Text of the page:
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Lesson Plans, Activities and Units:
GraSUS-II Fellows and teachers develop and modify instructional artifacts throughout the course of the year. This section represents a sample of some of those artifacts that have been created or modified for use in the classroom. Artifacts are aligned with Local, state (North Dakota or Minnesota), and/or National Standards.

Lesson Plans:

  • Chemistry
    1. Water Quality Parameters and Testing - Students will first learn about why water quality is important. Then they will gain an understanding of pH, temperature, color, turbidity, conductivity and dissolved oxygen as they are related to water quality. Students will apply this knowledge by testing different water samples. These values will be compared with other water quality information throughout the region, nation or world. Students will have a broad understanding of why we study water quality and how it relates to chemistry. (Content Level-High School Chemistry. Time-One class period to go over the water quality parameters and one class period to test water quality in various samples)
    2. The Investigation of Enzymes in Raw Potato Soup - The objective of this activity is a summative assessment of the students covering the wide range of topics covered in the AP chemistry course and how they are able to apply them to a problem of biological significance. This will also be a continuation of a formative assessment of their laboratory skills. (Content Level-High school AP chemistry. Time: Introduction-10 minutes, Reading assignment, Pre-quiz, Homework, Lab activity-1.5 class periods, Data work-up-1.5 class periods, Post-test-20 minutes)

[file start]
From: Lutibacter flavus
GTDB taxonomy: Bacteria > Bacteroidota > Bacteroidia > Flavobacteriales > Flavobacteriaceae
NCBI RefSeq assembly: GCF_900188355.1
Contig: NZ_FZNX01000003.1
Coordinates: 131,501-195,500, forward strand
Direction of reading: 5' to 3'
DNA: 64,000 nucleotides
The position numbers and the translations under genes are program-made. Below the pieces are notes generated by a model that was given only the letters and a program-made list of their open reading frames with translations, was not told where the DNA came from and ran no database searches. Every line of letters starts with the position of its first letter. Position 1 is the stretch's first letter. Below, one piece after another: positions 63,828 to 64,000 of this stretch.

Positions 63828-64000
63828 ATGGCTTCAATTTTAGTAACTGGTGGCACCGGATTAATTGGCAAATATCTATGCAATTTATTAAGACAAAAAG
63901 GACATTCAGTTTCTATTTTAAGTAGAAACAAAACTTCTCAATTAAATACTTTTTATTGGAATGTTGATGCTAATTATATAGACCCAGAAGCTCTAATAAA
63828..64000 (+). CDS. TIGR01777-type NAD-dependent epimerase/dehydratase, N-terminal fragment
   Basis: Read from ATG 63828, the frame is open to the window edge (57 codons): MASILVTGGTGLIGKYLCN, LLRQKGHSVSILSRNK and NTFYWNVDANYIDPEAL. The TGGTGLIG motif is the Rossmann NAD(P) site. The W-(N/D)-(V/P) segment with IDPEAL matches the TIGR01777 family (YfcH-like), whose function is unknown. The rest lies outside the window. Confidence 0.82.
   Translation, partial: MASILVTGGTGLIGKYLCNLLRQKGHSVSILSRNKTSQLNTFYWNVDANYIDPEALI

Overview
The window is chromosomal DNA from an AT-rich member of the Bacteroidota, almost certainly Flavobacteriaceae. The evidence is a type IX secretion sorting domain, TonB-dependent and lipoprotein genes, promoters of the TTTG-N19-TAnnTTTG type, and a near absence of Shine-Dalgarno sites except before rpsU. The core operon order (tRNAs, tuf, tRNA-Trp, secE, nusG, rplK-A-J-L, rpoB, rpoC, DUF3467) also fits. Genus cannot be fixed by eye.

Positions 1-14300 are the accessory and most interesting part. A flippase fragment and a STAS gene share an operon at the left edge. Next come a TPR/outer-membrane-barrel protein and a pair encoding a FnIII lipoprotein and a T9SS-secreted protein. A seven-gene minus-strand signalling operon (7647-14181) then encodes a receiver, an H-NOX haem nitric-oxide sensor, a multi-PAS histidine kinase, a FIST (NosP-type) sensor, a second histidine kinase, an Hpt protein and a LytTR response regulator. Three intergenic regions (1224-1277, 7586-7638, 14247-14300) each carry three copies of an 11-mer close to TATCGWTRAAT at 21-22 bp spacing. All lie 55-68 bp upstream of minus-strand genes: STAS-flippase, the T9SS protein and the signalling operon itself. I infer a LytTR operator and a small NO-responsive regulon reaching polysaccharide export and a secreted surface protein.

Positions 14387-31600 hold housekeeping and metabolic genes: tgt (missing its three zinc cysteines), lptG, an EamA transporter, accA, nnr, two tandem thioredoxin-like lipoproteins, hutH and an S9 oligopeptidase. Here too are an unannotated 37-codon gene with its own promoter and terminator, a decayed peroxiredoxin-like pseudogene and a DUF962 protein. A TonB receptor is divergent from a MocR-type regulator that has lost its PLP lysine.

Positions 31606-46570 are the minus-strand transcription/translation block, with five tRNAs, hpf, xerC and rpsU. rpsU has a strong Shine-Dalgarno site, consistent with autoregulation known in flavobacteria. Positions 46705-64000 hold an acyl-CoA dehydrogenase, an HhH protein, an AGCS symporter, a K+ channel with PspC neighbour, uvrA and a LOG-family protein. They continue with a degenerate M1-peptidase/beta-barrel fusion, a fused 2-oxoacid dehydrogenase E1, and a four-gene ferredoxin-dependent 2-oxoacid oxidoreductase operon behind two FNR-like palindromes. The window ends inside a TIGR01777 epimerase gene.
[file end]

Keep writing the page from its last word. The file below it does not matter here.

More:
• Earth Science
    1. GIS and North Dakota - By the completion of this lesson, the students should develop a new method of map visualization along with a more complete understanding of topographic features. Students will learn how to use ArcView 9.x software and will be able to add data to a digital map. Students will also learn how to read contour lines and determine stream patterns commonly found in North Dakota. In addition, the students will discover the use of Google Earth as a fun and exciting way to explore their world. (Content Level-8th Grade Earth Science. Time-3 total class periods)
    2. Mars and the ABC book - Mars and The ABC Book-Upon the completion of this lesson, the students will be able to look at geologic images, or geomorphic features, and understand how these features form. The students will learn what types of things to look for, how formations are created, and why Mars is so interesting to scientists here on Earth. (Content Level-8th Grade Earth Science. Time-2 total class periods)
  • Engineering and Technology
    1. Marvels of Chinese Engineering: Three Gorges Dam. Information Source: Nine Marvels of Chinese Engineering. Williamsburg, VA: Learning Enrichment, Inc., 2004.
      • Students will be able to exercise research skills for a particular topic using library resources like internet, books, references, magazines, and pamphlets.
      • Students will be able to apply researched information to support shared opinions of given topic.
      • Students will be able to compile and write down thoughts to critical questions about real world issues.
      • Students will be able to exercise communication skills with fellow students in a debate manner about particular topic at hand.